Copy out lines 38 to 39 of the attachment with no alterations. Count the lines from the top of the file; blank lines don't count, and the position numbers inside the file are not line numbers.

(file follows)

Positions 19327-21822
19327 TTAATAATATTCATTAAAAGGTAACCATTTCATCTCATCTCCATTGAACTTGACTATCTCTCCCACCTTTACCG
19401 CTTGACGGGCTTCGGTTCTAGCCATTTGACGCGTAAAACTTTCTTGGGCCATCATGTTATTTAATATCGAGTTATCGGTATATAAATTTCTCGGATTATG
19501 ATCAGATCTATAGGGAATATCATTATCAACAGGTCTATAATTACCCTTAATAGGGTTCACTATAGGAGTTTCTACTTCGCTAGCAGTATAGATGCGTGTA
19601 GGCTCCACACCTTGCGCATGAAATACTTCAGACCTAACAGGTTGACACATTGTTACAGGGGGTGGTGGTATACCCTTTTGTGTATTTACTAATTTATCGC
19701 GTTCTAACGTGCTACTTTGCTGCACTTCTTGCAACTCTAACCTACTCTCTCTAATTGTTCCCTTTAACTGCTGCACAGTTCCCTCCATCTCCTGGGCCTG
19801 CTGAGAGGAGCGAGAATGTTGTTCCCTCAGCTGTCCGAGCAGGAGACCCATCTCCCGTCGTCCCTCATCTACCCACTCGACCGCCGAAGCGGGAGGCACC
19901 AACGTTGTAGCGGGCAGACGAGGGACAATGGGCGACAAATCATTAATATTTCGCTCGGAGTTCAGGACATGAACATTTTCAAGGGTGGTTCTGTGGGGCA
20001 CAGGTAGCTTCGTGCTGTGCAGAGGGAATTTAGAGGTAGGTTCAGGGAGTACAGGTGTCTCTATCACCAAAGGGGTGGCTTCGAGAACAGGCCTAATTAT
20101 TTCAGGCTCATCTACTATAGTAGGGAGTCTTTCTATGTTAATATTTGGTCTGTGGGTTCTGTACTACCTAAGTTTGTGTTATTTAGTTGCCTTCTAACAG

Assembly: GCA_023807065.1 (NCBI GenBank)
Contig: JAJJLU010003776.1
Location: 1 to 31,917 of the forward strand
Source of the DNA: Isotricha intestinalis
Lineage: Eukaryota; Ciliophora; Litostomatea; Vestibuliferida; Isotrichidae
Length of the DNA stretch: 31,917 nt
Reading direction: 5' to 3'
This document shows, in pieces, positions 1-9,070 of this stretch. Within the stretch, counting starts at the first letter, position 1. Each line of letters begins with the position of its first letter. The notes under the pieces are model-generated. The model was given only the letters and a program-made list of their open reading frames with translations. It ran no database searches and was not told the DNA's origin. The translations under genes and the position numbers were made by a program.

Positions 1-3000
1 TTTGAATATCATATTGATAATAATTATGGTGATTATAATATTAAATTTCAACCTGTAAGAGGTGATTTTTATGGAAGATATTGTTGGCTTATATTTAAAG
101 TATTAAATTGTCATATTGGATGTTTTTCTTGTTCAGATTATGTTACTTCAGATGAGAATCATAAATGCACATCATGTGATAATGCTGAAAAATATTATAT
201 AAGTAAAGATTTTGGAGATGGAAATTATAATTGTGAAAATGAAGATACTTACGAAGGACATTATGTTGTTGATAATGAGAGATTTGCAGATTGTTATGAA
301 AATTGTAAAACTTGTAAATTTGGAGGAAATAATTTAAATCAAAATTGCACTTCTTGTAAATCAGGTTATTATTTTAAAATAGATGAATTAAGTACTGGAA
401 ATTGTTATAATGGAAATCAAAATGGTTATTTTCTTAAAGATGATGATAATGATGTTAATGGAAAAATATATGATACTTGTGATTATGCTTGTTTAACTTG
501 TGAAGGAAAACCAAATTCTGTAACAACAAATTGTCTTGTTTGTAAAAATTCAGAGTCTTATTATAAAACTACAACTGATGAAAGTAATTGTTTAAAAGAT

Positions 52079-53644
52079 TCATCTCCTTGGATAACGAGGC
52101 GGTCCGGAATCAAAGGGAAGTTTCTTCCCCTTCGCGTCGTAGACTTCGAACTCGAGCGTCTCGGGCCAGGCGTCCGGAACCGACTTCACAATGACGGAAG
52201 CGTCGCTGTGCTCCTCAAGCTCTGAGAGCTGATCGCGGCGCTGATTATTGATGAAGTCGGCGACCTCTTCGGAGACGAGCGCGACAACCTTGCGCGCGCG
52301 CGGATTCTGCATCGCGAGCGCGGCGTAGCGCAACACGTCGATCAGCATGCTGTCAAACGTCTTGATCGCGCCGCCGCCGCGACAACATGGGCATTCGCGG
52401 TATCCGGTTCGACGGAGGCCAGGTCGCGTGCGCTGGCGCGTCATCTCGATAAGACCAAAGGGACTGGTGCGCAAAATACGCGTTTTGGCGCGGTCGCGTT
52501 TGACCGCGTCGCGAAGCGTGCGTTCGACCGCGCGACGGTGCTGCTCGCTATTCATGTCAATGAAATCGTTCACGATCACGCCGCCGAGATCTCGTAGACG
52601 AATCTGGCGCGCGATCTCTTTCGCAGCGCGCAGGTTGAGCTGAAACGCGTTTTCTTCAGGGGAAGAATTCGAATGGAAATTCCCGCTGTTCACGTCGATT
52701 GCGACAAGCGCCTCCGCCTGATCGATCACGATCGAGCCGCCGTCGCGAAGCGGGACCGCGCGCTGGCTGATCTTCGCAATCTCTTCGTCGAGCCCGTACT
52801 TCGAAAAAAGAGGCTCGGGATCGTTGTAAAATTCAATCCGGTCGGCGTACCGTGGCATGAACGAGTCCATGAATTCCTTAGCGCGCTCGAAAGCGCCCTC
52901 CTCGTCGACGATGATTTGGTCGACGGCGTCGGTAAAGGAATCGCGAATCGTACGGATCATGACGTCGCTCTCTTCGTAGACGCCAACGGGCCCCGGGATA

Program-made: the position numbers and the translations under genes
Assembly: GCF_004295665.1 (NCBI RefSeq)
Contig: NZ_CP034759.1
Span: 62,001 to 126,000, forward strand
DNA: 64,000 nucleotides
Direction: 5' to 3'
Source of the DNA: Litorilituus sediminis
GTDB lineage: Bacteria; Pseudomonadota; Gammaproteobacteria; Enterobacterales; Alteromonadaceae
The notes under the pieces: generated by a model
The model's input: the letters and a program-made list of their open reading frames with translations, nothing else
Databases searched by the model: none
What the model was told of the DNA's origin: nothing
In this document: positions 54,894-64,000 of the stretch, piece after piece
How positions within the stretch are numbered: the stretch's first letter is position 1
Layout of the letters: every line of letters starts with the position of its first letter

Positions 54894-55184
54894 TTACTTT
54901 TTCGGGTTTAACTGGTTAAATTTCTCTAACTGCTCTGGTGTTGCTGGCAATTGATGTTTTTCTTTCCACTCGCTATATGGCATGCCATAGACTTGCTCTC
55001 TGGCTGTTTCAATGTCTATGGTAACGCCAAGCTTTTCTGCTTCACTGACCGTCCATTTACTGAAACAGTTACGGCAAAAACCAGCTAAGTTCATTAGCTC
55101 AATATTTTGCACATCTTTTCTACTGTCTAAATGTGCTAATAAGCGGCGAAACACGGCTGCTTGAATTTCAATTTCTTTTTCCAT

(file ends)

Assembly: GCF_004295665.1 (NCBI RefSeq)
Contig: NZ_CP034759.1